Amsterdam – The Islamic extremist who murdered the controversial Dutch film maker Theo van Gogh was jailed for life without hope of parole yesterday.
Mohammed Bouyeri shot Mr van Gogh in the street in daylight then tried to hack off his head with a kitchen knife.
The authorities hope that the end of the trial will draw a line under a crime that shocked the nation. But in the poor west Amsterdam suburb of Slotervaart, where Bouyeri grew up, opinions were sharply divided about whether people could quickly forget the murder.
Several non-Muslim residents insisted that Holland’s cosily multi-cultural model remained intact but some young Muslim men offered a bleaker view.
During his trial, Bouyeri, a baby-faced 27-year-old with Moroccan and Dutch nationality, refused to recognise the court, telling judges only that he wanted the maximum sentence and would do “exactly the same again” if freed.
Mr van Gogh caused a storm with a film called Submission, a deliberately provocative work about the abuse of women in Islamic society.
Abdul Hamid, 21, who attended the same school as Bouyeri, said the murder was “terrible but predictable”.
He said: “Van Gogh was disrespectful towards Islam and Bouyeri was a very religious guy.”
A Dutch gymnasium manager who gave her name only as Annalies said the case had not harmed Slotervaart, an area of ugly 1960s concrete blocks, softened by flower beds, rose bushes, trees and unvandalised playgrounds.
“You can talk about it with Moroccans,” she said. “There is no tension.”
That optimism was shared by Sgt Rob Reuter, a policeman in the area for 15 years. “This was the act of an individual not a community. Most Muslims want to live in peace; they like it here.”
Khalil el-Yobari, 30, a shopkeeper, echoed the sergeant’s defence of the Netherlands as a place to build a peaceful life. But he felt there had been a big change for Muslims. “People don’t talk to us in the street any more,” he said.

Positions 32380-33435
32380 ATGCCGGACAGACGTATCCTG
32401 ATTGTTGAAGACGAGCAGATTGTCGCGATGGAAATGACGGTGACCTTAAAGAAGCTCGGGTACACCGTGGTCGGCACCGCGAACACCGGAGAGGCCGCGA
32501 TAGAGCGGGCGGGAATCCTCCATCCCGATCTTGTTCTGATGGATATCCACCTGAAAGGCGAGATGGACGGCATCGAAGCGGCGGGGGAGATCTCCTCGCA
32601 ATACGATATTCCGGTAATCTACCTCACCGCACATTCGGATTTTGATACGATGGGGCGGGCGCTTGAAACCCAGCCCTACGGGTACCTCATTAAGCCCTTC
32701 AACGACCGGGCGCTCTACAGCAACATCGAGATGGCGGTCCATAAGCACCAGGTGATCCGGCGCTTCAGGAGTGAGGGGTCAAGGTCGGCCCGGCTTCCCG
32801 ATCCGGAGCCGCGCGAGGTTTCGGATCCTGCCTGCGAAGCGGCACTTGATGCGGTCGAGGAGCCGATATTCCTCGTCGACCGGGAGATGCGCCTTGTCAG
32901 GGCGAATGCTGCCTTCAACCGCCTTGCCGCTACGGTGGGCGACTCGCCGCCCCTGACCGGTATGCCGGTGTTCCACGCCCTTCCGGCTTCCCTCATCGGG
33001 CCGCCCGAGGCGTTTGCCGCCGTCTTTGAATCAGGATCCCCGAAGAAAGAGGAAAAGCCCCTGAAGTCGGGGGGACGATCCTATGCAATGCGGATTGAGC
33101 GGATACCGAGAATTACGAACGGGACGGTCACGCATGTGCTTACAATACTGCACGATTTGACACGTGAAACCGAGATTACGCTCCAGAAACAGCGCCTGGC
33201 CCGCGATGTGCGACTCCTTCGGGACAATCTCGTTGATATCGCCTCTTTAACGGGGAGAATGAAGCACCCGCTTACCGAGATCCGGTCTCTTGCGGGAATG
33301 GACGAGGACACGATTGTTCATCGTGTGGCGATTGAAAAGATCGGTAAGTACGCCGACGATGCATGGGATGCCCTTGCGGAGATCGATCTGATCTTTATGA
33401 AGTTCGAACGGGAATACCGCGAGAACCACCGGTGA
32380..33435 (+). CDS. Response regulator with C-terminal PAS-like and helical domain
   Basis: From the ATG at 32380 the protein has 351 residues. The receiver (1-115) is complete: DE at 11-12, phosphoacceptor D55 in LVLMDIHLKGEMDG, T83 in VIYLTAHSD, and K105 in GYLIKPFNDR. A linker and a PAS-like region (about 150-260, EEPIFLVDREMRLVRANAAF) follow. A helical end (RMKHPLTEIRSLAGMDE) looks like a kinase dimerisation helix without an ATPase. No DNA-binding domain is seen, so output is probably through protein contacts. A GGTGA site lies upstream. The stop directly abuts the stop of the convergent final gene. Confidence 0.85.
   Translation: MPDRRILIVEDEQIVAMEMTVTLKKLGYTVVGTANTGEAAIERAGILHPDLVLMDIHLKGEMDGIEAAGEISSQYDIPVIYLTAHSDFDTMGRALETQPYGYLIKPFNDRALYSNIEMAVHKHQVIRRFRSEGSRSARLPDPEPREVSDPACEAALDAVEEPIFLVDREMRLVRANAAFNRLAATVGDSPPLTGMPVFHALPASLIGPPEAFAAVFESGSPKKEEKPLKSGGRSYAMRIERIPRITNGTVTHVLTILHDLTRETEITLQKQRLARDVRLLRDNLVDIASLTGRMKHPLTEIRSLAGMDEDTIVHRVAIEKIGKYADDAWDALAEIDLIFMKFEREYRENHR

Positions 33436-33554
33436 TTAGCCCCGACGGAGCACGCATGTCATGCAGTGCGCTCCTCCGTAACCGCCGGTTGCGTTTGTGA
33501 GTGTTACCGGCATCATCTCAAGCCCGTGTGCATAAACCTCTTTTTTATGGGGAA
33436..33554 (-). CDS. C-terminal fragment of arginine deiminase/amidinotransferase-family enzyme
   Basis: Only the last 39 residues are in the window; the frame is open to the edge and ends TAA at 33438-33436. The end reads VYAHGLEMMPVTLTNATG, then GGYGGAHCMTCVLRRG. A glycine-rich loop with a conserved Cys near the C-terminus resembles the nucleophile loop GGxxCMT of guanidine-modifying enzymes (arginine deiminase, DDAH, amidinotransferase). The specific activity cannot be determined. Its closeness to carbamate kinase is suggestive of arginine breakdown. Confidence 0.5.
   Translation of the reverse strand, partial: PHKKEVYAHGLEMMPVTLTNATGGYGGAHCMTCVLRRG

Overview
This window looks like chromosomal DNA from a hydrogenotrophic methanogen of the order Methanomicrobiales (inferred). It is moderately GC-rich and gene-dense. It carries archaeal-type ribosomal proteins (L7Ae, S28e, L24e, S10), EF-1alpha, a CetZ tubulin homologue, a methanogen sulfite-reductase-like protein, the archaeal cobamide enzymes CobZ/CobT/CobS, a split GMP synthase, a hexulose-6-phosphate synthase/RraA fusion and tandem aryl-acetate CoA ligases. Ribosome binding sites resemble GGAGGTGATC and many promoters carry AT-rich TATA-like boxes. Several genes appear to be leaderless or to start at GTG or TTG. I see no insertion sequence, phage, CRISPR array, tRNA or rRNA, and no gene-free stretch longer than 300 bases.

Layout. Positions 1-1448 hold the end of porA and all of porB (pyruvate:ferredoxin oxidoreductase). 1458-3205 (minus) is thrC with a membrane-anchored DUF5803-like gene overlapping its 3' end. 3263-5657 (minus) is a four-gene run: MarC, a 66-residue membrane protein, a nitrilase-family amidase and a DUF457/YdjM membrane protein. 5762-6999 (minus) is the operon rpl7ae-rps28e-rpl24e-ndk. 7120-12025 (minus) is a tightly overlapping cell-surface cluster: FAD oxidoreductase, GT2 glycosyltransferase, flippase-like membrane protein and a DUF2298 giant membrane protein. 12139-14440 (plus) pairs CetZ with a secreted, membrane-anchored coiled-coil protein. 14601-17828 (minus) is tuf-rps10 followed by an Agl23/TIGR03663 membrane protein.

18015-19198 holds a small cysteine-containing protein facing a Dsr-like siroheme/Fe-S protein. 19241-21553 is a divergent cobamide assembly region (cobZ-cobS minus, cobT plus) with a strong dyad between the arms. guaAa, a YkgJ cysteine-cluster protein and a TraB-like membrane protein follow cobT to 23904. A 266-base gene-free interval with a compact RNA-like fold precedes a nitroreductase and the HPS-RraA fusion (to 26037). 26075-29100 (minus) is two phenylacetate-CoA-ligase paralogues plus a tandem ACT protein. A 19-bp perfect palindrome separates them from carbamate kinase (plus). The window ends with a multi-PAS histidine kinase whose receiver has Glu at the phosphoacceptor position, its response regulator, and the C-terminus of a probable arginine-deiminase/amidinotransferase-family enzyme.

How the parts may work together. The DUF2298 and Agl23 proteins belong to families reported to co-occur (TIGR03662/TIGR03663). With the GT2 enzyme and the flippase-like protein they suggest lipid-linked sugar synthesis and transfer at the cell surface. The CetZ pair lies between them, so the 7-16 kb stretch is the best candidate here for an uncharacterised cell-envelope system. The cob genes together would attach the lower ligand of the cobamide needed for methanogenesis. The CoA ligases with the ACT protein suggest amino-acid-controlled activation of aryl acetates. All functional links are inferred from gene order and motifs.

His friends yearned to attack Israel or America, he said matter-of-factly, but he condemned terrorism in Europe. He combined praise for the Netherlands with nostalgia for the good life he felt ended with September 11.
“Before that attack, Amsterdam was OK,” he said. “Now it is very difficult to find a job as a Moroccan, even with school diplomas.”
He condemned Bouyeri’s crime, saying that Mr van Gogh had had every right to say what he liked without being attacked. “It’s a free country,” he said.
But he reported bitter debate among his friends about the case and gave warning that the case had added to Muslim anger about racism at home, as well as the situation in Iraq and the Middle East.
“Dutch people hate Muslims,” he said. “One survey said 56 per cent say that. We all feel we are in prison now. I have friends who tell me they want to fight.”
He rejected London-style attacks in Holland because innocent people had been killed. But, without any evident pleasure at the thought, he predicted that home-grown terrorism would hit the Netherlands.
“It is going to happen – and it will be from people like me,” he said.